Is a transfer order filed after the twenty-day limitation in 42 Pa. C.S. § 6322 and Pa.R.Crim.P. 597 a legal nullity?
Commonwealth v. Green, 265 A.3d 798 (Pa. Super. 2021), allocatur granted Apr. 5, 2022, appeal docket 16 WAP 2021
Damien Green, who was 15 years old at the time, was charged with murder and related offenses arising from the robbery and death of Devon Pfirsching. In accordance with 42 Pa. C.S. § 6322 and Pa.R.Crim.P. 597, Green filed a petition that the matter be decertified and transferred to the juvenile division for adjudication.
The court held a hearing on Green’s decertification petition and at the close of evidence on January 19, 2021, the court noted that it had twenty days after the hearing to issue its decision, i.e., until February 8, 2021. During a phone call on March 8, 2021, the court requested that the litigants waive the statutory twenty-day deadline provided in 42 Pa.C.S. § 6322 (providing that “if the court does not make its finding within 20 days of the hearing on the petition to transfer the case, the defendant’s petition to transfer the case shall be denied by operation of law.”) and Pa.R.Crim.P. 597 (providing that if no decision is rendered within 20 days of the conclusion of the hearing, a motion for transfer “shall be denied by operation of law. The clerk of courts immediately shall enter an order on behalf of the judge.”). The Commonwealth declined the court’s request in writing, “noting that the statutory time limit could not be waived, and positing that the decertification petition had already been denied by operation of law.” Slip op. at 2, n.2. On March 10, 2021, fifty days after the hearing, the court entered an order stating that the court “made decision [sic] and finding in this matter on February 2, 2021,” and granted Green’s petition for decertification. Slip op. at 2.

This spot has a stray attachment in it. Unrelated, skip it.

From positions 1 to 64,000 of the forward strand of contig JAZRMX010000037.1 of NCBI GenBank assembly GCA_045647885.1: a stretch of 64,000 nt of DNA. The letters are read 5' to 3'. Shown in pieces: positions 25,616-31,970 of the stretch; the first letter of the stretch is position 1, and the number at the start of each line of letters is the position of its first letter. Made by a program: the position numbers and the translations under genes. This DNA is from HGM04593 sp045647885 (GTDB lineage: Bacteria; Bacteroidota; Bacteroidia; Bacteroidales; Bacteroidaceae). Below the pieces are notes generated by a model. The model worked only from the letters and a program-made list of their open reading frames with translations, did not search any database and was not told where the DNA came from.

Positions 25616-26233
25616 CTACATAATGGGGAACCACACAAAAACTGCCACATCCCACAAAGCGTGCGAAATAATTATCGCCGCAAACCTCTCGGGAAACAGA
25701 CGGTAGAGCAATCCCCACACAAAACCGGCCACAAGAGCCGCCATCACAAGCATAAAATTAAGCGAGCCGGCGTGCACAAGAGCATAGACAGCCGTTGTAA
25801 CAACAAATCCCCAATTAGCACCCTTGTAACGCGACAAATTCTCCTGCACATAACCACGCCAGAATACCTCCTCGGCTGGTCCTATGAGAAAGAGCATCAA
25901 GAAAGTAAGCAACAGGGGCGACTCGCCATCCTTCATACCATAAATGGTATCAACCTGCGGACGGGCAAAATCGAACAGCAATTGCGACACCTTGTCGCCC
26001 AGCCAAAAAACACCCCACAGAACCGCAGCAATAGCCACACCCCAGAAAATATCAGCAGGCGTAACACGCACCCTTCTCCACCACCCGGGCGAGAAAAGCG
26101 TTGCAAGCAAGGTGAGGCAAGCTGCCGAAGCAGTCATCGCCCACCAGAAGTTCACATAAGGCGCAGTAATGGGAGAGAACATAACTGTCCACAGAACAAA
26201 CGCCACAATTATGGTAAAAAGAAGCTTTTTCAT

The Commonwealth appealed, arguing that because the trial court did not take action until fifty days after the hearing, the court lost jurisdiction over Green’s petition pursuant to 42 Pa.C.S. § 6322 and Pa.R.Crim.P. 597, such that the trial court’s order granting decertification was a legal nullity.
Superior Court held that the transfer order was a legal nullity, concluding that:
Here, the court had the authority to act on Appellee’s decertification and transfer petition until February 8, 2021, twenty days after the conclusion of the hearing. After February 8, 2021, pursuant to Section 6322, the court no longer had the authority to act on the petition. The court’s Order granting the petition, entered on March 10, 2021, is, thus, a legal nullity.
Slip op. at 5. Superior Court further noted that:
Our rules of criminal procedure also require the court to announce its decision regarding the transfer of the case in open court no later than 20 days after the hearing. Pa.R.Crim.P. 597(C). If no decision is rendered within 20 days of the conclusion of the hearing, the motion for transfer “shall be denied by operation of law. The clerk of courts immediately shall enter an order on behalf of the judge.” Id. at 597(D). The court in this case did not follow this rule.
Slip op. at 4, n.5.
The Pennsylvania Supreme Court granted allocatur to consider:
Whether, as a matter of first impression and in the interests of justice, a transfer order filed after the twenty[-]day limitation in 42 Pa.C.S.[§]6322 and Pa.R.Crim.P. 597 is a legal nullity or should exceptions created by Pennsylvania jurisprudence [under] similar rules and statutes be applicable?